PIV for first responders

WHO ARE YOU? The PIVMAN makes it possible to check IDs at emergency sites.

CoreStreet Ltd. of Cambridge, Mass., (www.corestreet.com) has always been a software company, not a hardware company. And CoreStreet president Phil Libin insists it still is, although when the company launched its new PIVMAN system, fronted by a rugged, handheld smart-card reader, GCN was intrigued.

To be clear, CoreStreet doesn't make the actual PIVMAN (it contracted with a third-party manufacturer), but it developed the client and server software required for PIVMAN devices to authenticate identification cards in the field.

The PIVMAN is a mobile identification checking system that supports the federal government's new FIPS-201-standard Personal Identity Verification cards, plus a slew of others. Such solutions are increasingly important. Access control is straightforward at established entry points such as doors, but in a disaster, how can agencies ensure first responders should have access to a site?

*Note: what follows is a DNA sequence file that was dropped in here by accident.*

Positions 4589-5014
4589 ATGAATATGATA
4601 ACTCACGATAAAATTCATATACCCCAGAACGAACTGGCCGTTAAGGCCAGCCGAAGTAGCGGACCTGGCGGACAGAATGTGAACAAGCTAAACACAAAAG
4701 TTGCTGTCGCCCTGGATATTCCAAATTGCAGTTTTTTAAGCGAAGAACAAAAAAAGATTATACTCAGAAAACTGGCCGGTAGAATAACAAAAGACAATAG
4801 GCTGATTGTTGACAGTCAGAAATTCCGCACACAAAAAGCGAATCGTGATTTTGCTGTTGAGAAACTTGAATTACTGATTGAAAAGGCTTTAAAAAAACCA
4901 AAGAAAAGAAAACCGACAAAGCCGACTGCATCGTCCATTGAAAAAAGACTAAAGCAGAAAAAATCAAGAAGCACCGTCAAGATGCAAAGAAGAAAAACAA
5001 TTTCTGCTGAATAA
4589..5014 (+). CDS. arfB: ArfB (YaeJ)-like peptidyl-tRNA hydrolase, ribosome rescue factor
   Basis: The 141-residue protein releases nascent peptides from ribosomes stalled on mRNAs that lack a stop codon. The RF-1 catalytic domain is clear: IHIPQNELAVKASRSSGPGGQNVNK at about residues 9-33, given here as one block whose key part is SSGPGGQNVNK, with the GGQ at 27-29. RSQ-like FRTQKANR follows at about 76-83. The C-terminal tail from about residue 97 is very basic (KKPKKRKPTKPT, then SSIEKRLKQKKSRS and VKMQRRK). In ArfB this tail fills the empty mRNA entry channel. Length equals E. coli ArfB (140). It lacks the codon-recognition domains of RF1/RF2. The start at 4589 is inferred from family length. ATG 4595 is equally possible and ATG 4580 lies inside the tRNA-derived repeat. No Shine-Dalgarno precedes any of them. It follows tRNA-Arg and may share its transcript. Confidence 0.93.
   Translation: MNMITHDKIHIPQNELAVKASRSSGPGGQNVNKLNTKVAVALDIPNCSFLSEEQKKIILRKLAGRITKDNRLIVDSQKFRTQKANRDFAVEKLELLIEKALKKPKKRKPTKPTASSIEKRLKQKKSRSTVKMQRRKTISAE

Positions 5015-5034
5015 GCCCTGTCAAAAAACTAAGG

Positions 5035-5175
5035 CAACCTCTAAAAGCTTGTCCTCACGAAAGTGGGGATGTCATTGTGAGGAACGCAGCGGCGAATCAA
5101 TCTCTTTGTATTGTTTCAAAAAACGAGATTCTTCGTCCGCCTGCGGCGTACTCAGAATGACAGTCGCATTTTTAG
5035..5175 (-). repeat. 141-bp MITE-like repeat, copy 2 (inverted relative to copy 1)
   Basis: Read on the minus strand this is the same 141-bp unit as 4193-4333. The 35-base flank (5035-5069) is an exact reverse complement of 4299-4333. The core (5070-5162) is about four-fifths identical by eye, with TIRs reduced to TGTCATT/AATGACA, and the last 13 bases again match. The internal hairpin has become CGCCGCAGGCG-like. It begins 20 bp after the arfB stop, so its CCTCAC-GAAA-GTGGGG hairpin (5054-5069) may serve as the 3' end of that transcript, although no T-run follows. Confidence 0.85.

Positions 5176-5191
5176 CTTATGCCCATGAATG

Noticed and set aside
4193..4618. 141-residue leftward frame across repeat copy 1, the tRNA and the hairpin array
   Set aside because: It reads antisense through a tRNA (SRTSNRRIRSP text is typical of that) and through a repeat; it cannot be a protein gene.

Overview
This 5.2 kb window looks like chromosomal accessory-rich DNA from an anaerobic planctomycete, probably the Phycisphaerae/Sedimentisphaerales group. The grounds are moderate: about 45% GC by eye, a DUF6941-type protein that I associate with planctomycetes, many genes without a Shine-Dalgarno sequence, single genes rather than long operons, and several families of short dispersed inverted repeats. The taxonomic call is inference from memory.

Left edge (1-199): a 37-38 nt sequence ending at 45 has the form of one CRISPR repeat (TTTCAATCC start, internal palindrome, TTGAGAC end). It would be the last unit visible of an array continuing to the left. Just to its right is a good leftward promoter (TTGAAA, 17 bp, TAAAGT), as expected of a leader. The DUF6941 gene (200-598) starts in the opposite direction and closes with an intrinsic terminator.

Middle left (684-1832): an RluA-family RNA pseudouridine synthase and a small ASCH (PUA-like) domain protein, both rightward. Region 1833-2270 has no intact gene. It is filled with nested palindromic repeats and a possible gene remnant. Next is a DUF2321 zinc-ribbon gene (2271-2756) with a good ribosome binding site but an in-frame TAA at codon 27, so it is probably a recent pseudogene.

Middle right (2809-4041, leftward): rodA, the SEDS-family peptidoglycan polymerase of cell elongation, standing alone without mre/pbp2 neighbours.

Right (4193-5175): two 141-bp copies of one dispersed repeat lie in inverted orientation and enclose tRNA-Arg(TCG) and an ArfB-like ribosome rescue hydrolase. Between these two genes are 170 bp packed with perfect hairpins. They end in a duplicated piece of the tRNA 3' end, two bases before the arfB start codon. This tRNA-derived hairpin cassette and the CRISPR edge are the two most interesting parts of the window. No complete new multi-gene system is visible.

Although CoreStreet officially launched the system this month, Libin said it's been piloted in several government exercises, most notably February's Winter Fox interoperability demonstration. In Winter Fox, the Homeland Security Department and other agencies tested how well a credentialing system could support a variety of ID cards, including FIPS-201 cards.

Libin said the PIVMAN can handle FIPS-201, First Responder Access Cards, Defense Department Common Access Cards, the Transportation Worker Identity Credential and others. Add an optional 2-D bar code reader and the system can authenticate state driver's licenses.

The system pushes out a compressed, digitally signed identity and privilege list to every PIVMAN reader when the reader has network access (wired or wireless). The IPL is built from the various certificate authorities that support the disparate ID systems. Because in theory the reader should always have the latest IPL, it can continue to authenticate individuals even when offline.

There are other companies working on components of a solution to authenticate first responders, but Libin said CoreStreet heard enough from customers who wanted a single integrated system to begin offering its own end-to-end product. 'We think this does something meaningful for smart cards,' he said.

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